Pre-weighed silicone disks (approximately 0.7 cm in diameter, 0.2 cm in thickness) or cylindrical sections (approximately 0.5 cm in diameter, 1 cm in length) were incubated in a methanol solution of photo-initiator (BPB; or p-benzoyl benzoic acid, BBA) for 1 hour followed by air drying at about 40° C. for 2 hours. Samples were then suspended in vials containing 3 mL of aqueous monomer solution. When required, monomer solutions were saturated with BPB. The aqueous solubility of BPB was 4 g/mL. All solutions were filtered through 0.22 m pore filters prior to being flushed with nitrogen for 15 min. Vials were sealed with rubber septa and placed 2.5 cm beneath a pair of UVA bulbs (15 W ea.). Radiation intensity at the sample site was 3.8 mW/cm2 as determined by UV actinometry (16). After completion of the graft polymerization reaction, samples were briefly washed under running water with occasional scrubbing to remove any signs of adsorbed homopolymer. The remaining non-grafted material was removed by overnight incubation in 50% ethanol followed by a 4 hour incubation in water. Samples were dried in a 60° C. oven for 16 hours before their weights were determined using a microbalance. Quadruplicate samples of each treatment were analysed in all experiments.
 Free radical-mediated graft polymerization of AA, AM, HEMA, and PEGMA occurred on silicone surfaces when photo-initiator-coated samples were placed in aqueous solutions of monomer and exposed to UV light (FIG. 1). Grafting levels of nearly 1 mg/cm2 were achieved with as little as 2 minutes of irradiation time (FIG. 1A) using aqueous acrylic acid (5 wt %). The level of grafting could be controlled by adjustment of photo-initiator and monomer concentrations, as well as duration of irradiation (FIG. 1B). Table 1 shows grafting of acrylic acid monomer to silicone polymer surface. The grafting of acrylic acid monomer is shown in milligrams (AA) per cm2 of silicone polymer surface. In the presence of BPB grafting is 3.0 mg/cm2, 3.9 mg/cm2 and 2.3 mg/cm2 respectively, for silastic tubing, all silicone Foley catheters and a silicone rubber disk.
 Surface Characterization
 Silicone disk samples were kept in an atmosphere of high relative humidity for 24 hours prior to room temperature water contact angle measurements using axisymmetric drop shape analysis. Images of sessile water drops were digitized and contact angles determined by minimizing the difference between the proscribed drop volume and the drop volume calculated from the contact diameter of the drop in conjunction with the Laplace equation of capillarity (17) (FIG. 3). A total of 8 measurements on four different surfaces were performed for each treatment.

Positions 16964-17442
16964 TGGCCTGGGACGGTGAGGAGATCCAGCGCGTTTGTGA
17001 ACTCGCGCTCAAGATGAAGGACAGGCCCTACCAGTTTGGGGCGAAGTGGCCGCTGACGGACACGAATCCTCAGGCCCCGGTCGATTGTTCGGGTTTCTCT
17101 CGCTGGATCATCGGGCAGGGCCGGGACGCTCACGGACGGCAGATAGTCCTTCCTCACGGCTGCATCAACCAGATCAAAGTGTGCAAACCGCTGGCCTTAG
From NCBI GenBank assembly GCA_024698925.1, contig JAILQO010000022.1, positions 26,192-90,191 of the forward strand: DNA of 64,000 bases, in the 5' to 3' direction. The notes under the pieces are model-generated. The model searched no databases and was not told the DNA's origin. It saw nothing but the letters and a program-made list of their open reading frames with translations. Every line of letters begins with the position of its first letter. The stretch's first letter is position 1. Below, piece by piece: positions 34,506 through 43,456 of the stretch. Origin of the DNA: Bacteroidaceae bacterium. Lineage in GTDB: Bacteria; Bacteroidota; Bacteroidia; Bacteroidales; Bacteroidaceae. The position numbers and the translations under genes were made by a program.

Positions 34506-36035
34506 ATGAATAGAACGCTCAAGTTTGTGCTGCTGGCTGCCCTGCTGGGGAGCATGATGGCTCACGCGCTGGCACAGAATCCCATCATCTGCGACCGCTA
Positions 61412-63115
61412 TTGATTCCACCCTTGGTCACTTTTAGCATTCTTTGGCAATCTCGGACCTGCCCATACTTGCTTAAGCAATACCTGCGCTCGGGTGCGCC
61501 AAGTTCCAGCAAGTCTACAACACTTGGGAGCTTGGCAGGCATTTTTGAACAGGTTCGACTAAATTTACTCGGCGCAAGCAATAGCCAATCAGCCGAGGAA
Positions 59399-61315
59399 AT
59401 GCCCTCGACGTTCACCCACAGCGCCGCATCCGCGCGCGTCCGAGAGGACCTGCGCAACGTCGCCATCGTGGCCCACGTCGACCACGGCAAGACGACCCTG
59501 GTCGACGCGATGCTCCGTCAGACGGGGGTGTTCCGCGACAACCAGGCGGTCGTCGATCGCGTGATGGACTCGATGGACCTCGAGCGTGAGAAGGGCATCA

XPS spectra were recorded on a Leybold MAX 200 XPS system utilizing an unmonochromatized Mg K x-ray source operating at 12 kV and 25 mA with a take-off angle of 90°. Energy range was calibrated against Cu 2p3/2 and Cu 3p at 932.7 eV and 75.1 eV, respectively, and scaled to place the main C peak at 285.0 eV. Binding energy determination and deconvolution of spectra were accomplished using the curve-fitting routines provided with the spectrometer. XPS spectra from two separate samples were recorded for each type of surface modification (FIG. 4).
 Silicone foley catheters coated with a lubricious poly (AA) coating containing silver ion was prepared in accordance with the following steps:
 The silicone sheet or catheter portion was incubated in methanolic solution of photo-initiator (BPB; 20-250 mM, preferably 75 mM) for 1 hour at room temperature in the dark.
 The catheters were removed from the BPB solution and air dried at room temperature for 1 hour.
 The silicone material was placed in aqueous solution containing acrylate monomer (0.1-1.5 M, preferably 0.7 M of acrylic acid) to which was added a small amount of BPB (10-50 g/mL; preferably 20 g/mL).
 The solution was bubbled with nitrogen while exposing the silicone material to 350 nm light (from 2 to 60 minutes, preferably 10 minutes.)
 The surface modified silicone was placed in 50% ethanol for one hour followed by immersion in borate buffer (pH 9.0) overnight.
 The lubricious surface-modified silicone was briefly washed in distilled water and placed in sodium lactate solution (200-1000 mM, preferably 500 mM) for a short period (2-120 minutes, preferably 20 minutes).
 The surface-modified silicone was placed in aqueous silver lactate solution (1-50 mM, preferably 10 mM) for 20 minutes. The modified silicone surface contains the silver salt bound to the acrylate coating and dissolved in the water associated with the coating.
 The silicone material may alternatively be placed in aqueous silver lactate solution (2-200 mM, preferably 150 mM) and autoclaved at 15 psi for 20 minutes to yield silver lactate bound to the acrylate coating which is non-lubricious but anti-microbial acrylate coating.
FIG. 5 illustrates the anti-microbial activity of the polyacrylate-silver coating on silicone against Pseudomonasaeruginose. The greatest anti-microbial activities were produced by loading silver lactate in pH 5 and pH 8.5 solutions onto the surface of the silicone treated with 100% acrylate. Loading of silver salts at pH values higher or lower than those taught herein produce a surface showing substantial anti-microbial activity.
FIG. 6 shows the loading of silver salt, silver lactate, on poly-acrylic acid modified catheters.
 The poly (AA) coated silicone sheets and catheters with attached gelatin-polyethylene oxide hydrogel containing silver chloride were prepared as follows: